The expected half-point increase would bring the ECB’s deposit rate to 2.5%. The governing council is also expected to detail plans to reduce its asset purchase program (APP) portfolio by a total of 60 billion euros ($65 billion) between March and June.
In a Tuesday note, Berenberg estimated the ECB would “likely” confirm its previous guidance for another 50 basis point hike in mid-March, followed by further tightening in the second quarter.
The German investment bank highlighted that while there are positive signs in headline inflation, stickier core inflation – which came in at 5.2% in December – has yet to peak.
“We expect the ECB to leave open the size and number of its moves in Q2. The risk to our call for only one final rate hike of 25bp in Q2 to take deposit and main refinancing rates to peaks of 3.25 % and 3.75% May 4 has been tilted up, says chief economist Holger Schmieding in Berenberg.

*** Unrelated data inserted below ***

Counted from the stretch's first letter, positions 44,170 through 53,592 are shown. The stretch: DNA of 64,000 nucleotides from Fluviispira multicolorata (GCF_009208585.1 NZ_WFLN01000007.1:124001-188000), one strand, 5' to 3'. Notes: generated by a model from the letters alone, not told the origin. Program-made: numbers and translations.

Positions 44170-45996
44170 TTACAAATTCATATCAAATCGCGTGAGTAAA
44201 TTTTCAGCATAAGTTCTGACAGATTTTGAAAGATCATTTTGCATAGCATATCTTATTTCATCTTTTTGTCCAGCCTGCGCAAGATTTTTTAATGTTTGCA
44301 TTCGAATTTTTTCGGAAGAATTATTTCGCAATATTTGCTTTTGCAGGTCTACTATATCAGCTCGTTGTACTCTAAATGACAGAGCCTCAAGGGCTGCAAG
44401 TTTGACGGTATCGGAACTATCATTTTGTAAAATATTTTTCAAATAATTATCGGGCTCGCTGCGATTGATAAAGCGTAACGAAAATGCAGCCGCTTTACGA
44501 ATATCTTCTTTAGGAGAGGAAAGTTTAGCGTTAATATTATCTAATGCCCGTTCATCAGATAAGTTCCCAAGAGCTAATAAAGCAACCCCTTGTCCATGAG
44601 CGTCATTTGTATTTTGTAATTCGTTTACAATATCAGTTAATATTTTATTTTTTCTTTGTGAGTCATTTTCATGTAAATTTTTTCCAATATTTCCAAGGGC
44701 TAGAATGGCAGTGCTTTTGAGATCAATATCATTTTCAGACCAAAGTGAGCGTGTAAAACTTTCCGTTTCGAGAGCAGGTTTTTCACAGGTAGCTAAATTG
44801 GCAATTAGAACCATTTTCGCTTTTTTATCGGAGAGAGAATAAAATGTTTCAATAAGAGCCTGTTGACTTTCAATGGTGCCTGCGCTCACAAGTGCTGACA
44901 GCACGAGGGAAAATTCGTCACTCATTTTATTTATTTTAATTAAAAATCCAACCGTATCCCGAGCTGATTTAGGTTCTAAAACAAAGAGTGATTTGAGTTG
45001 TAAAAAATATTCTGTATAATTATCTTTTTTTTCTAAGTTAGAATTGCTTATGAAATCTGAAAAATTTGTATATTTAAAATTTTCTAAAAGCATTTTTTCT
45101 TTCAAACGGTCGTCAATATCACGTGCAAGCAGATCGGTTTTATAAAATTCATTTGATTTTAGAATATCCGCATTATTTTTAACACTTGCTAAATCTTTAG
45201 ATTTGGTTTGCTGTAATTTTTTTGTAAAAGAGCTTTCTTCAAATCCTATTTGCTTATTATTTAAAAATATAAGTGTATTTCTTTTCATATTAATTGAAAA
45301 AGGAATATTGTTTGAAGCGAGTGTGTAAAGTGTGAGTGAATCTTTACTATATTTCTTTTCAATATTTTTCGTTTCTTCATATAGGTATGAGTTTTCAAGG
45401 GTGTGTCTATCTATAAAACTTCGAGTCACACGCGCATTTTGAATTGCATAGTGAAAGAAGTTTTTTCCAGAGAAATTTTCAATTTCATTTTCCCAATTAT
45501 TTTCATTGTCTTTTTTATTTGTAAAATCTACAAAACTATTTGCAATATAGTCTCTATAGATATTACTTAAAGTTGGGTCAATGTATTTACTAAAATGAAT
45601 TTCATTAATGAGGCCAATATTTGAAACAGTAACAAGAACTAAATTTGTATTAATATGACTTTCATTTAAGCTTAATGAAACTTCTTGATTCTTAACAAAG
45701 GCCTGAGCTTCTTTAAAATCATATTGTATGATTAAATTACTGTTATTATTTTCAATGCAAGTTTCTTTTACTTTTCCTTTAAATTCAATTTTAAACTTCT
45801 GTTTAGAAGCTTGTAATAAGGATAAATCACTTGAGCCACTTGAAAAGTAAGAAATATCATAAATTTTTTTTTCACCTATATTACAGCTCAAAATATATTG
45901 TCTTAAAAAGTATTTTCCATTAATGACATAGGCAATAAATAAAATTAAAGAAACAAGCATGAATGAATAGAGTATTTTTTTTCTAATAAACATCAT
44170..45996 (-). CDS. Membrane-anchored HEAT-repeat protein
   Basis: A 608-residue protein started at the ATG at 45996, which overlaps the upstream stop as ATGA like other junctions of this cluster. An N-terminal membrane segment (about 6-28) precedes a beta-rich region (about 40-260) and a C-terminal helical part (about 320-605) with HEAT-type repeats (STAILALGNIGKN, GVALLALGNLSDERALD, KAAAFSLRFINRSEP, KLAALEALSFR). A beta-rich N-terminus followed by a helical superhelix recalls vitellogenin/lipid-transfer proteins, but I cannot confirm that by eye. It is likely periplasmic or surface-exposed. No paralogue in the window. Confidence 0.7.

“In line with the ECB’s recent ‘higher for longer’ mantra, ECB President Christine Lagarde is likely to push back against market expectations that the bank will start cutting rates again late this year or early 2024.”
After slowing rate hikes from 75 basis points to 50 basis points in December, the ECB spooked markets by claiming that interest rates would have to “rise significantly at a steady pace to reach levels that are sufficiently restrictive.” Schmieding said this sentence will be one to watch on Thursday:
“The ECB is likely to confirm that it is moving at a ‘steady pace’ (read: 50bp in March and possibly beyond) without pre-committing to either a 25bp or 50bp move in May,” Schmieding said.
“However, as interest rates will now be 50bp higher than at the previous ECB press conference, the doves may suggest that the ECB should now use a slightly softer term than ‘significant’.”
Bank of England
A key difference between the Bank of England’s remit and those of the Fed and ECB is the persistently bleak outlook for the UK economy.